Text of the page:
Selecting a Eurail pass
These passes only become interesting if they save you money. If you’ve got a pretty solid idea of where you want to be and when, you can look at booking individual tickets online, and in advance when they’re cheaper, as well as including searches of other modes of transport (GoEuro is a great platform to compare rail, air and bus prices across countries and destinations), and then compare what you find to the price of a pass. The Global Passes seem like a good deal, but will you need to travel to that many countries while you’re in Europe? And how many days will you want to travel on the train? If you’ve got a thing for train travel, and/or plan on seeing a bunch of places across the entire continent, the a Eurail pass is the go. If not, weigh up your options.
Our approach to backpacking Europe is to always leave your itinerary as loose as possible, because how do you know everywhere you want to go before you even arrive? And to utilise all the modes of transport available so you get the full experience. Pre-planning large swathes of your trip may save you money, but limits spontaneity. Perhaps using flights to jump across large distances is better than spending too much time on the train, and driving a car will get you into spots that aren’t serviced by the train.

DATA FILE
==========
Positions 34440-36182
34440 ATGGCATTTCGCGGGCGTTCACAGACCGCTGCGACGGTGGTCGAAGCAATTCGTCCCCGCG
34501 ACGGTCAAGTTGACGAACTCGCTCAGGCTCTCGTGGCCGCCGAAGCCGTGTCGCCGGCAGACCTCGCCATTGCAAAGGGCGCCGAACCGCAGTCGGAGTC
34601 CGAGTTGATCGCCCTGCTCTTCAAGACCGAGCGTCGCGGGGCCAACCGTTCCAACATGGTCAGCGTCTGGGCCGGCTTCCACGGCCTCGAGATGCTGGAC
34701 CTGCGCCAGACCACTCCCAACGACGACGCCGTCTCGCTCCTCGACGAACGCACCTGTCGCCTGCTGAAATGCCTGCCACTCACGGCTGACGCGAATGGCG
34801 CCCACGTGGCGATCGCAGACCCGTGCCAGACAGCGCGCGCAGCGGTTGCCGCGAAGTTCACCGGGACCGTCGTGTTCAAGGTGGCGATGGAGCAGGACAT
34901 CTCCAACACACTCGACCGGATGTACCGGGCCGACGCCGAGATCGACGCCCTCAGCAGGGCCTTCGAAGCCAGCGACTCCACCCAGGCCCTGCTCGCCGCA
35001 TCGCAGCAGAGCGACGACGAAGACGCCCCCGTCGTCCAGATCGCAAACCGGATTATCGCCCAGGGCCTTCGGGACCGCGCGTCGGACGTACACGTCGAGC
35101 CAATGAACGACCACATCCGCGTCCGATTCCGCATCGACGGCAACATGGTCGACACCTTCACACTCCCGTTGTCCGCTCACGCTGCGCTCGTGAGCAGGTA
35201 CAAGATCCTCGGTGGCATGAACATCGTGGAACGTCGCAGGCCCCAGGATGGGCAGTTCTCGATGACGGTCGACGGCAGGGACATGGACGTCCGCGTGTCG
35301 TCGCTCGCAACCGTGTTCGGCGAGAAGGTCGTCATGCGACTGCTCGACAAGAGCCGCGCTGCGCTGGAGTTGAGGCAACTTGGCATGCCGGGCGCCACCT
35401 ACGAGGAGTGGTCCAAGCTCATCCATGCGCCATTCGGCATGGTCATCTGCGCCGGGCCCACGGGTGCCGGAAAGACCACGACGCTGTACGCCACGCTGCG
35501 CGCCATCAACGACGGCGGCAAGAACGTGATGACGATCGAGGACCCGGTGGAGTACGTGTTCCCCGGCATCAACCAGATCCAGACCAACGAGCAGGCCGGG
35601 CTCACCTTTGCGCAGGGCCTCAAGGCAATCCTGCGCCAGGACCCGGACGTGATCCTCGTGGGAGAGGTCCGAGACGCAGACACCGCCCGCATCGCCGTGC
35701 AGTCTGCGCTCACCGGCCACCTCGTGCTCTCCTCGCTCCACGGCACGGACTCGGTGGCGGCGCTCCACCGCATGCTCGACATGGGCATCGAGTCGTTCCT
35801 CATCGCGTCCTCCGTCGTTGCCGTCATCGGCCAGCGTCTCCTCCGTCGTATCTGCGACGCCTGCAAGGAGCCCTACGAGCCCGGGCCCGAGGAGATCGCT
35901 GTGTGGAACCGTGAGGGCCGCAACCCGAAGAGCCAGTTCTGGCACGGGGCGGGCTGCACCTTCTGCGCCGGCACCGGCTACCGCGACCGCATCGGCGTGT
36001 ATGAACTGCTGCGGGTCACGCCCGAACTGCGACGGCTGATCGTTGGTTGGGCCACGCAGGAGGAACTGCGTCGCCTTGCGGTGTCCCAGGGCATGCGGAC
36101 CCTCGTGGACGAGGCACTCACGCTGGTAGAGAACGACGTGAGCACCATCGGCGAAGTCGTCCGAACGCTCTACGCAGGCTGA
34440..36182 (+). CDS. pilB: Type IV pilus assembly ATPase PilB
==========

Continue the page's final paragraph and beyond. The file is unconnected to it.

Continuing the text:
Things to know about the Eurail Pass
If you’ve done the math and it seems like good value for money, there are a few things to take into account.
- Overnight services, fast trains and busy routes may require reservations and reservation fees, which can be as little as €5 and as much as €200. On busier routes, during peak times, there will be a limit on how many seats are allocated to passes, and so your expensive Eurail Global Pass might not even work. You can plan around the reservation system, so don’t get caught out.
- There are discounts for being young, so if that’s you (under 28), maybe a cheaper ticket will sweeten the deal.
- You can only buy the Eurail Pass if you are not a European resident and it can only be sent to an address outside the EU.
- You have to validate your pass within six months of receiving it. Don’t validate your pass until you’re ready to start travelling, because once you do the allocated time will start ticking.
“I had a Eurail Pass once and used it to travel from Turkey to Bulgaria, around Bulgaria and onto Romania, out to Transylvania and onto to Budapest, Venice, the south of France and home to Barcelona. Out east there were no extra fees and you could just jump on and ride wherever, but in Italy and France we had to fork out some small surcharges. Maybe we could have found cheaper deals on buses or in cars, but having the pass took all that planning out of the trip and we’d just go to the train station when it was time to roll. Best experience was having a four-hour conversation from Budapest to Venice with a Hungarian grandma whose English was as good as our Hungarian (zero), but who had packed a six-pack of extra large, extra strong beers. Hála nagymama!” – Jo, 26, Sales